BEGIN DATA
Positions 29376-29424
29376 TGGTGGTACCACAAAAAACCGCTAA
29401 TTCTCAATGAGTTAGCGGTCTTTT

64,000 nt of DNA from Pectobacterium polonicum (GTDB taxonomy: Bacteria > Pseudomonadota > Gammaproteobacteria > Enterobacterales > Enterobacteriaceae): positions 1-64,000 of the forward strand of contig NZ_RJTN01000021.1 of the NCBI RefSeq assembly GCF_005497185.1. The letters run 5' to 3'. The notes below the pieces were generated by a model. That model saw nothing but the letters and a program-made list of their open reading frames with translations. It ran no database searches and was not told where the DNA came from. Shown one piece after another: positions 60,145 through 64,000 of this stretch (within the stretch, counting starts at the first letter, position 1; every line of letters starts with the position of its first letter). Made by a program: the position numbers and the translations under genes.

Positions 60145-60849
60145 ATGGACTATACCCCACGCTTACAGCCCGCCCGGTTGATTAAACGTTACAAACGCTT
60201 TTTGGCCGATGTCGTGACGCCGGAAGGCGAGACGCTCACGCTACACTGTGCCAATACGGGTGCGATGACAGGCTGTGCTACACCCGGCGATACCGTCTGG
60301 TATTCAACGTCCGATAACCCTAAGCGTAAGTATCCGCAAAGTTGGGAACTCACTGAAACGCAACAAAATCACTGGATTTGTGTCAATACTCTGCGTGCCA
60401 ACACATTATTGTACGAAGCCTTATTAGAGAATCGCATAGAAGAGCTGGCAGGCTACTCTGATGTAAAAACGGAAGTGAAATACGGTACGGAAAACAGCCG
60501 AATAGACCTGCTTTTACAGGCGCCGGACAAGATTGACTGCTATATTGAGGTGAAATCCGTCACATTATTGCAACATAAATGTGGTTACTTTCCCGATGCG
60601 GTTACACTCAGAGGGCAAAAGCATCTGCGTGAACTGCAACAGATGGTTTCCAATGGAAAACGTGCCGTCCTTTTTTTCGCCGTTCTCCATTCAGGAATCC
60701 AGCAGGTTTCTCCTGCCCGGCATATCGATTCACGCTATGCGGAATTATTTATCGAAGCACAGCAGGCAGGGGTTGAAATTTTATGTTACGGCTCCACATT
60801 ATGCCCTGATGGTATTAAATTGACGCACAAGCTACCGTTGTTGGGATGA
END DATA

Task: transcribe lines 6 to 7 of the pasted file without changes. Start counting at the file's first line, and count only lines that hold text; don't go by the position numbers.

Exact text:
60145 ATGGACTATACCCCACGCTTACAGCCCGCCCGGTTGATTAAACGTTACAAACGCTT
60201 TTTGGCCGATGTCGTGACGCCGGAAGGCGAGACGCTCACGCTACACTGTGCCAATACGGGTGCGATGACAGGCTGTGCTACACCCGGCGATACCGTCTGG